Japan and the whaling lobby have finally won a simple majority vote at the 58th meeting of International Whaling Commission (IWC), held on the Caribbean island of St Kitts in June. 33 countries voted in favour of a resolution called the "St Kitts declaration" claiming that the "IWC has failed to meet its obligations under the terms of the International Convention on the Regulation of Whaling (ICRW)" and declaring its commitment to "normalizing the functions of the IWC" - in other words, returning the organisation to its original hunting mandate.
The main thrust of the Japanese resolution focused on 'food security', in effect the idea that fish stocks are declining because whales are consuming too many of them. This spurious claim has no scientific basis, given that whales are an integral part of an ocean food chain which has had a stable existence for thousands of years until recently being upset by the real culprit - massive overfishing by humans.
"Greenpeace is disgusted that any member of the IWC would seek to promote whaling based upon the false notion that whales consume so much fish that they are a threatto food security for coastal nations, that a resolution has passed by a simple majority makes a mockery of the Commission in giving a dangerous lie a thin veneer of respectability," said Mike Townsley, our press officer at the IWC.
While this feels like a setback for whale conservationists - what does it actually deliver for the whalers? In the short term, very little. They had already lost four important votes, aimed at: ending any IWC work on dolphin and porpoise conservation; introducing secret ballots; an exemption from the commercial whaling ban to kill minke Whales and Brydes whales inside their territorial waters; and revoking the Southern Ocean Whale Sanctuary. Any of these would have made a real and immediate difference to cetacean conservation, but none were successful.
What it does mean is that the huge amount of time and money Japan has spent over the past decade buying support among poor nations using economic aid as an incentive has finally paid off, temporarily at least. Greenpeace has warned the anti-whaling nations to treat the result as a 'wake up call', and confirmed our intention to return to the Southern Ocean this year to continue opposition to Japan's 'scientific hunting' programme, which will target 935 minke whales and ten endangered fin whales.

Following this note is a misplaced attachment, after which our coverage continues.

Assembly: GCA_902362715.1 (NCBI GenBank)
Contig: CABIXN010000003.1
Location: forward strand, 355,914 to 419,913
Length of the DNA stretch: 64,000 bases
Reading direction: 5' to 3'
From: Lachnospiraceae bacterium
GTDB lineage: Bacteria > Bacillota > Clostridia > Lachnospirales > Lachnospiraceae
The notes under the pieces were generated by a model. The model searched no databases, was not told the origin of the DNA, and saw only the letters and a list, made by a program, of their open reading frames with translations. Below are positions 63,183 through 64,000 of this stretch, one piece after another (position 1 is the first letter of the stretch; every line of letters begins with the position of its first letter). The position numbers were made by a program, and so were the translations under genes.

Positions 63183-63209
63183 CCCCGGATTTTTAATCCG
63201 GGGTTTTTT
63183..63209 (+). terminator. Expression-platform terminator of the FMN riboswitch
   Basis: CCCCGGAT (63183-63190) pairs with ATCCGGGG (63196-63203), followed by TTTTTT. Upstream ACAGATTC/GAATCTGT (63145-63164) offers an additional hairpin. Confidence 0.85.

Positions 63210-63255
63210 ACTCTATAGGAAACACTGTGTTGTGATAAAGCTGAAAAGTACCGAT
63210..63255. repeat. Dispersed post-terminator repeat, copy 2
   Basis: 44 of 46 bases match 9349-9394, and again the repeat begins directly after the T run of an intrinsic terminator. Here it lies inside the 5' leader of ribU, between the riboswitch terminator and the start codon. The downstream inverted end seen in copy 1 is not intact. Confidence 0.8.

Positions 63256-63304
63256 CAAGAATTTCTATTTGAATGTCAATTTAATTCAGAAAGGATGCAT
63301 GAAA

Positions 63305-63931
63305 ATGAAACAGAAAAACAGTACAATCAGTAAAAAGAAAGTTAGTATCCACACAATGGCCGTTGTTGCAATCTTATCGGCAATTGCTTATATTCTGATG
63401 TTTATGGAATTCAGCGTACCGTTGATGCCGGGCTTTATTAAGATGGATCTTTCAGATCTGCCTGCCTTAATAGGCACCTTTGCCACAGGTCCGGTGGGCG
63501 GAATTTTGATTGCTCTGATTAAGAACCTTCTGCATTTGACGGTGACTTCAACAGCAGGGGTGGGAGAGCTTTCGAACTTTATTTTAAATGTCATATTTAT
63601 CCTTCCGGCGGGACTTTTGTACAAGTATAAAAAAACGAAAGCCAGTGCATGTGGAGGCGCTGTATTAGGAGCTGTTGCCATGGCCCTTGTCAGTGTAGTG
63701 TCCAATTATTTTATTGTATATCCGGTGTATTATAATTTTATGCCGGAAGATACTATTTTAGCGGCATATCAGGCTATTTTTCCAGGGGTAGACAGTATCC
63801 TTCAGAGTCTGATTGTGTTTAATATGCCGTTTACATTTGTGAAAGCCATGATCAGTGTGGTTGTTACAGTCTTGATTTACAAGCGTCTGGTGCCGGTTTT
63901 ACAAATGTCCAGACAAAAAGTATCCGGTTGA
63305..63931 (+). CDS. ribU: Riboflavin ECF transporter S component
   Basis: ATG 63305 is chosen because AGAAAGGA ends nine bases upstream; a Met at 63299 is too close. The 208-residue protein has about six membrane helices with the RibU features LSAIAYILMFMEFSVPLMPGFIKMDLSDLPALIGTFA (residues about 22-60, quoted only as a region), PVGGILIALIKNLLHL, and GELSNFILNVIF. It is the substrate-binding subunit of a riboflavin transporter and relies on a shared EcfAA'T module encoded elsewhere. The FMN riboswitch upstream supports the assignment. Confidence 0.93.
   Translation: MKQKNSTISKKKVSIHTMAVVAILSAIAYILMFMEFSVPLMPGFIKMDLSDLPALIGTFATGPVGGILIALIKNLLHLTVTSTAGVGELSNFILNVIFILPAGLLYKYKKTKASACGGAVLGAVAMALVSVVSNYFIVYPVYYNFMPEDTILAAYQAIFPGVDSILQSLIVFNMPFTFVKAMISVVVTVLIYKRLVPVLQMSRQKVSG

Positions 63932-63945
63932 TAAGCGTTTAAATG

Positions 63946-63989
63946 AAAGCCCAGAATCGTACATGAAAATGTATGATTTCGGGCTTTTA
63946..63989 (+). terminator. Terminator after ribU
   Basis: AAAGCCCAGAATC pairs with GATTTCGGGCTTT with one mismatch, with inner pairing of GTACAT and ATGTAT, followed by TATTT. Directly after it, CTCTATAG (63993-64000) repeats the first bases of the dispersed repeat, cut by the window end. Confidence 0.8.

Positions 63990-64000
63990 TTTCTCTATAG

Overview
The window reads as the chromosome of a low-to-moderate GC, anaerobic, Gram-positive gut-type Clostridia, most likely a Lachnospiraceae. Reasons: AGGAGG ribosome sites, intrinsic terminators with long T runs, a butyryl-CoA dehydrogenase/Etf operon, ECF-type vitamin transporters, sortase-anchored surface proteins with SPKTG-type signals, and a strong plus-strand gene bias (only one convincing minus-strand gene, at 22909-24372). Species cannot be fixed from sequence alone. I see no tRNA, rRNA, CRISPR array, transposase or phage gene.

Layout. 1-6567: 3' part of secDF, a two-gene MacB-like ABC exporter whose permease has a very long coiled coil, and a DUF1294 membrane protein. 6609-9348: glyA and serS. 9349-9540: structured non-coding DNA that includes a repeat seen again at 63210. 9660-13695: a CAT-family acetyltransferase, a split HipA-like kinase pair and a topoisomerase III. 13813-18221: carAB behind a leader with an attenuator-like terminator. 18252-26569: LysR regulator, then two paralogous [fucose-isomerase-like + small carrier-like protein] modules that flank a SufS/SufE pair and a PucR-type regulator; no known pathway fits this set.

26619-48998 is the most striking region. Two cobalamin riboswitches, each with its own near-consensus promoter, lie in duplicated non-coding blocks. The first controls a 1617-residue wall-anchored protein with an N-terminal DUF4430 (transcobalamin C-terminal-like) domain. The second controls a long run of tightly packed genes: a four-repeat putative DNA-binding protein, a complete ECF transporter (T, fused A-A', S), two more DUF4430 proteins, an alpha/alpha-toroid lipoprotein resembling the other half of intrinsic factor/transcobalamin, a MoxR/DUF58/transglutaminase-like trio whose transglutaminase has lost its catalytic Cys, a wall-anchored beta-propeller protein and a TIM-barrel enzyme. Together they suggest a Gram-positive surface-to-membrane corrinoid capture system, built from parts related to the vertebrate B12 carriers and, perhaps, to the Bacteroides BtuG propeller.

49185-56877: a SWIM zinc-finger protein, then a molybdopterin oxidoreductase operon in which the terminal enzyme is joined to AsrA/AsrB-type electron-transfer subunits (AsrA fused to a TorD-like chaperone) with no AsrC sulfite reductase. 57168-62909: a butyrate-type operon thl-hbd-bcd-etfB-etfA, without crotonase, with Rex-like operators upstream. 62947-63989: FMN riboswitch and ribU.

The moratorium on commercial whaling was introduced in 1986 when research showed that many species were being decimated, Japan, Norway and Iceland have exploited loopholes in the legislation to allow 'scientific' whaling. Between them they kill around 2,000 whales a year in the name of spurious science - although the meat from these kills is sold commercially.
Japan's victory is a wake up call for the world's anti-whaling governments
Following this Japanese victory, the consequences for the world's remaining whale populations could be serious, but not yet devastating. This was a wake up call for the world's anti-whaling governments for failing to effectively oppose Japan's hostile take-over of the IWC - we now need high-level political action from anti-whaling countries to continue defend the interests of whales.
Some of the governments that helped enact the Southern Ocean Whale Sanctuary (1994) and moratorium on commercial whaling (1986) have, in fact, spoken out against Japan. This past year 17 nations (including Brazil, Australia and the UK) issued a strongly worded diplomatic demarche pointing out:
"Japan is now killing more whales in the Antarctic every year than it killed for scientific research in the 31 years prior to the introduction of the moratorium on commercial whaling."
The governments further expressed "grave concerns" that the ongoing hunt, "will undermine the long-term viability," of both fin and humpback whales.
Unfortunately even this strong diplomatic action, which was combined with ministerial level visits to some new IWC members, was not enough this year to prevent Japan winning at least one important vote. The reality is that the Japanese government has chosen to spend more money and political capital on whaling than the governments who favour protecting whales. There is on some levels probably a disbelief that the whalers can win back control of the IWC - intuitively it just doesn't make sense considering the mess they made of it before sanity prevailed in the early eighties. But for years now the warning signs have been clear. Although the whalers' success was limited at this year's meeting, they now have a victory under their belt which will encourage them to keep on trying. The "St Kitts declaration" must now act as a wake up call for the conservation minded governments of the world.